5PM: If a college coach is afraid of letting their guys compete, there doesn’t seem to be a lot recourse.
Dennis Hall: They’re not afraid! They are not afraid to let their guys wrestle Greco. They want their guys to wrestle freestyle because it translates better to folkstyle. It’s not about being afraid. They are serving their own interests, not the interests of their athletes.
5PM: Okay, fine, then what do you have to say to potentially convince them that Greco won’t hurt their folkstyle careers?
Hall: Number one, the staff at USA Wrestling needs to get into a lot of these college programs. They need to have a coach who can go in there and teach for the guys who would choose to wrestle Greco. That their guys are being taught how to defend the gutwrench and how to wrestle Greco better. I know Terry Brands said he’d appreciate any of the Greco coaches coming into his room. He’s got guys who have won Junior national titles on his team right now who wrestled Greco, but he can’t get them to wrestle Greco because they are afraid they’re going to be behind.
5PM: There are athletes who do wrestle Greco throughout their entire college careers, though they are basically all at Northern Michigan. So what we’re coming to now is a segment of wrestlers who do pass by the ones who say, were champions at Fargo but have gone onto college and now they’ve turned away from Greco. They are reluctant to go back to it because they know that if they do, they are too far behind athletes like the roster from Northern.
Hall: I mean, they’d be able to compete nationally. So they’d take a couple of lumps, it’s not a big deal. You know what? There are guys who compete at the DI level, like Gadson from Iowa State, he could do a great job wrestling Greco. I don’t know why he’s wrestling freestyle. You’ve got Gabe Dean from Cornell, a really good Greco guy. We have the guys, we need to get them to buy in. But part of it is these guys are afraid to commit after they’re done because they see of a lack of success by our team. But it’s a vicious cycle. And until we have success in the United States, we’re going to continue to have guys who are afraid of trying Greco.
5PM: You’ve owned and operated a successful wrestling school for a long time. How do you indoctrinate kids into Greco who are unfamiliar with it?
Hall: Every kid in my room will learn some throws. We do throws. On Thursday nights, we have a practice where we don’t touch legs. We learn how to hand-fight, we learn how to underhook, we learn how to do two-on-one’s. You learn how to throw, we’re on the crash pad. But as far as teaching Greco Roman, our Greco season is way too short in the United States for youth. The postseason nationals in Cedar Falls, Iowa is the first weekend in April, so how do kids go down to that? Well, our state tournament is one month later for freestyle and Greco and then you wonder why we’re struggling? And it’s the same thing for freestyle, they need more time wrestling freestyle. There is a whole different skillset you learn wrestling freestyle or Greco that you can’t get in folkstyle.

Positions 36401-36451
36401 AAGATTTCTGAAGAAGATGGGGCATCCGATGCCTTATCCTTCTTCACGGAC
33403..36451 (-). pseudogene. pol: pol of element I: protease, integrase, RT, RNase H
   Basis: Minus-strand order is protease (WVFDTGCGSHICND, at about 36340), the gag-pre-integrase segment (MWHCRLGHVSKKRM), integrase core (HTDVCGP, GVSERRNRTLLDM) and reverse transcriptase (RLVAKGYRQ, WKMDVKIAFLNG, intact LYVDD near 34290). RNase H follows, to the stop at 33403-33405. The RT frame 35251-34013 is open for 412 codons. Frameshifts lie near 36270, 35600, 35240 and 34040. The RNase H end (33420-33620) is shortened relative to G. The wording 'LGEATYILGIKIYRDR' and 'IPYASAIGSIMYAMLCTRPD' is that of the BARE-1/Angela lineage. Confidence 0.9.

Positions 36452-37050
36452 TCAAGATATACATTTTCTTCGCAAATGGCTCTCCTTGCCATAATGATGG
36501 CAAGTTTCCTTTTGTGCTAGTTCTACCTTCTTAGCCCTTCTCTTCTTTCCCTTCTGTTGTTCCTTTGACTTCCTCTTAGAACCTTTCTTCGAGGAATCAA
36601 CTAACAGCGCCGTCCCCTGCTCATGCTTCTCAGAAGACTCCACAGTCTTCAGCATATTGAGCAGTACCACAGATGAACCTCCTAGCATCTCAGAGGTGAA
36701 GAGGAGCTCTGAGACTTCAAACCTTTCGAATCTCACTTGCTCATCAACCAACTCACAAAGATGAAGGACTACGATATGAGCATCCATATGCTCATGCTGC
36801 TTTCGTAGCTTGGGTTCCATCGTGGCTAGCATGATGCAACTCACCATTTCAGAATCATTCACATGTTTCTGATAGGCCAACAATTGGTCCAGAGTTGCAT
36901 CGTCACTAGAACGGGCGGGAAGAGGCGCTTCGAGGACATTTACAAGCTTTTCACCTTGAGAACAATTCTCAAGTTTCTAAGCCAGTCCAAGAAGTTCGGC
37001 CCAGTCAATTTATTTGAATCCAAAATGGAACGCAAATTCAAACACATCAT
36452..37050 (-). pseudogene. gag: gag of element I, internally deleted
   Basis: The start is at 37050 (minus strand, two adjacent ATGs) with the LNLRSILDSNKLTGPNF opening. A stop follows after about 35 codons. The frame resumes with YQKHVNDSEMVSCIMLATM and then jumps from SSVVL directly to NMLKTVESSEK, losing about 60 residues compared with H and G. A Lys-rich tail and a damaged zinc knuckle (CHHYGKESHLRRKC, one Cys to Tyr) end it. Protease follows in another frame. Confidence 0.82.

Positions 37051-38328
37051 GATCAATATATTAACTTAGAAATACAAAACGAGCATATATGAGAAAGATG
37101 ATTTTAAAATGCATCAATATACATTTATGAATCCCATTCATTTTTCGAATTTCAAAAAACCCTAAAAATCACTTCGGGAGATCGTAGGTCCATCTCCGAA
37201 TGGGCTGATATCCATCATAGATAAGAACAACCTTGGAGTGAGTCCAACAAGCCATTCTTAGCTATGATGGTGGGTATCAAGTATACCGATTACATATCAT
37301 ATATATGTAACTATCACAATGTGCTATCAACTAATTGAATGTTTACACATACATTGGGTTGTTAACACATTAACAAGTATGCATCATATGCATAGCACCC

5PM: Is there a benefit in or whatsoever to folkstyle that translates into Greco? Like I alluded to, there are plenty of coaches out there who believe that there is.
Hall: For me? I think the level change is huge. I think in the United States we don’t change our levels enough for Greco and that leads to less scoring on our feet. We’ve got to do what worked for us when we were growing up. Everybody knows how to do a heel-toe-knee penetration for your double or your high-crotch. Translate that to your slide-by’s and taking an angle underneath on the body. That is one area we really need to improve.
5PM: You watched a lot of the Olympics.
5PM: We got to see some pretty poor officiating, to say the least. And not just on the US side of things, but for wrestlers from elsewhere, as well.
Hall: When the referee can dictate the outcome of a match by calling a guy for passivity, there is a problem with the rules. Until they fix the rules and stop awarding points for passivity, you’re going to keep having that type of behavior because an official can influence a match. And who knows what goes on behind the table, behind close doors, between officials and coaches? You might think I’m nuts, I don’t really care. I know that there’s stuff that has gone on in the past. But until we fix that problem, giving the power to decide a match in the official’s hands, (until) we take that away, it’s going to keep happening.
You know, I hear there is talk about par terre being taken out of Greco Roman wrestling. I’m okay with it. But what I’m not okay with is them giving points for guys stalling, because that is just going to lead to more corruption.
5PM: The concept of passivity isn’t a bad one. The problem is that ultimately, it’s subjective.
Hall: When a guy is a foot taller and they’re telling you to get your head up, like they did to Provisor, I find it absolutely ridiculous. He moved forward the entire match for six minutes, that guy didn’t even get on the mat with him. And you know what? There’s bias.
5PM: If there is bias, why is there a bias? Why is there a prejudice against US Greco Roman wrestling?
Hall: Okay. This is my take on it. They see our system of wrestling in the United States. What is our system of wrestling?
5PM: It’s a folkstyle system.
Hall: Folkstyle. Okay, what does folkstyle resemble the most?
5PM: I should think freestyle.